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Category: Sibling and Multiple Names

Births May 2016

By Linda Rosenkrantz

The latest announcements of berrybaby arrivals were particularly Nameberryesque in their mix of the classic, the contemporary and the creative. Of particular interest:

*One pair of twins—boys handsomely named Hunt Inigo and Nash Zennor

*Two girls named Saskia and two boys called Arthur, indicating a rise in interest for both those names.

*Middle names– including two Wolfs– saluting family tradition, literary and filmic heroes and cross-cultural considerations.

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a Name Sage post by: Abby View all Name Sage posts
following girl name rules

Do too many rules make naming a baby impossible, or is a solid list of must-haves the key to finding a great name for daughter number three?

Kate writes:

We are counting down the days until our fifth child and third daughter arrives at the end of June. We cannot wait to meet her, but I’m growing anxious she will arrive nameless.

Our four older children are sons Damian Joseph and Malachi John, and daughters Clara Sophia and Eve Marian.

My husband and I are picky, and I especially have a lot of naming rules. What do we need to let go of to find something we love?

Meaning – This is more important to me than my husband, though it still matters to him. Our daughters have names that mean precious things to me – Clara Sophia (light and wisdom) and Eve Marian (our mother in nature and our mother in grace). If I love a name and find out it has a negative meaning, it is out!

Originated as a girl’s name – This is my rule only, and eliminates Georgiana, Aurelia, Alexandra, Josephine, Caroline, and the like.

No “or” names – Our two-syllable last name has a strong “or” sound on the second syllable. This rules out Laura, Nora, Eleanor, Aurora, Dorothy, Orla, etc.

Traditional Use – This one is stronger with my husband. I like Solana, Seren, Elodie, Elowen, and Roisin, but he prefers names that are more familiar.

No repeats – We have a large circle of family and friends who are excellent baby namers. Because we see these loved ones often, we can’t use Isabel(la), Genevieve, Evangeline, Lucia, Abigail, Anna, Rose, Sarah, Celine, Gemma, or Miriam.

Popularity – We aren’t extreme about this, but definitely no Top Ten.

We have recently talked about Juniper, but don’t know about a middle, and my husband is unsure. He really likes Elizabeth but I am underwhelmed. We both sort of like Thea, but both want to more than ‘sort of’ like the name.

Any advice is so greatly appreciated!

The Name Sage replies:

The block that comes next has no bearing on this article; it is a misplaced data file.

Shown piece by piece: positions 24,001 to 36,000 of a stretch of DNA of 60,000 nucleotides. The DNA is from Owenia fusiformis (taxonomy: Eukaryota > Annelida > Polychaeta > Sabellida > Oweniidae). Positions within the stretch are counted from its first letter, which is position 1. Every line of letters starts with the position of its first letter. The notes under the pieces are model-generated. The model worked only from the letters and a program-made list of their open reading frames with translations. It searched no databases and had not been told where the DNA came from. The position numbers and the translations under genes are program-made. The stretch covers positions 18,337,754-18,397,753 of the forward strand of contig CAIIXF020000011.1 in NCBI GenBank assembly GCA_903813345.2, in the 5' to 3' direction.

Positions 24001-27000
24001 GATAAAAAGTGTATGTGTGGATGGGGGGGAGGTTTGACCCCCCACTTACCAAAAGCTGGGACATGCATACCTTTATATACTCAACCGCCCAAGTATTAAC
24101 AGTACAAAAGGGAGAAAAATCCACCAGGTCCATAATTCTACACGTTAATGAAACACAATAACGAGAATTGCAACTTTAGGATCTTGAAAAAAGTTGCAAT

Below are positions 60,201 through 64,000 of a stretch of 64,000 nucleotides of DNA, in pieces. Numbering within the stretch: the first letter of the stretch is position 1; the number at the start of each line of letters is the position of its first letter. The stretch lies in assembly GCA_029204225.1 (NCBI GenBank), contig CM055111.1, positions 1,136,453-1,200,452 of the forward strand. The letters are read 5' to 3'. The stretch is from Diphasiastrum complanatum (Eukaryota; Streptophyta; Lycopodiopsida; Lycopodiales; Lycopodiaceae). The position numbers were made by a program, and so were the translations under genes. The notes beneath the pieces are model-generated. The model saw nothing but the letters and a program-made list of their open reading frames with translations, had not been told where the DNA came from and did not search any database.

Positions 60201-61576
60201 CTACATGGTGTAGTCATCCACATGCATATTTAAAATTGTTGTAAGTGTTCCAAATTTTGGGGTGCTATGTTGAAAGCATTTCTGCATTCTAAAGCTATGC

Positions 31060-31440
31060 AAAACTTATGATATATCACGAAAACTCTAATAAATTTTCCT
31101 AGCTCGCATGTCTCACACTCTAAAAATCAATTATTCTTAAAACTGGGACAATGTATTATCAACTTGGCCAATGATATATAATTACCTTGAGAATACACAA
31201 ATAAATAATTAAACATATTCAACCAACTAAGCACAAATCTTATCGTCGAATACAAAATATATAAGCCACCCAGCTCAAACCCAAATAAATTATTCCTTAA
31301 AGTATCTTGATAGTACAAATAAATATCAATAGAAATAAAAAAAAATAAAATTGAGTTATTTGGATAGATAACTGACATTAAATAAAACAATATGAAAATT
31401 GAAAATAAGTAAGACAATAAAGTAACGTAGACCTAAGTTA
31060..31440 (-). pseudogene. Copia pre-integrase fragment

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Big Families, Bold Baby Names

big family names

By Abby Sandel

This week, Soleil Moon Frye and Jason Goldberg welcomed baby number four. It’s no surprise that the family chose a bold, unexpected baby name for their new arrival. Older daughters are Poet Sienna Rose and Jagger Joseph Blue, and they’re also parents to son Lyric Sonny Roads. Their new addition is son Story. We’re still waiting to learn his middle names, but here’s betting that it’s another daring combination.

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Newest Baby Name Announcements

April Birth Announcements

By Linda Rosenkrantz

Ah, my favorite time of the month, when we get to see all the wonderful names chosen by Berries IRL. And this past April was certainly no exception!

Two sets of twins this month, all girls:

Felicity Veronica Pearl and Olive Ramona Grace and

Genevieve and Madeleine

Names chosen by more than one Berry: Olive and August

Further evidence of the growing interest in ancient deity names: Juno, Osiris, Mercury, Zeus

Most unusual middle: Wildrose (her sibs’ middles are Nightingale and Mayflower)

Here’s the full list, as reported on the Birth Announcement Forum.

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posted by: sanctanomina View all posts by this author
Baby name dilemma

By Katherine Morna Towne @ sanctanomina

I did a name consultation not too long ago for a couple who had picked out Felicity for a girl, which was a name full of meaning for them, only to discover they were having a boy, and they couldn’t think of any boy names they loved as much as they loved Felicity.

When I posted the dilemma to my blog, one of my readers suggested Felix to them, reasoning, “Since [the mom] was really excited about Felicity’s meaning and saintly pedigree, Felix really seems the perfect alternative to me! Popular in the UK, Spain, and Germany, it definitely has a hip, continental thing about it while not being unusual or hard to pronounce, and the x-ending makes it flow very well into middle names beginning with either a vowel or a consonant!”

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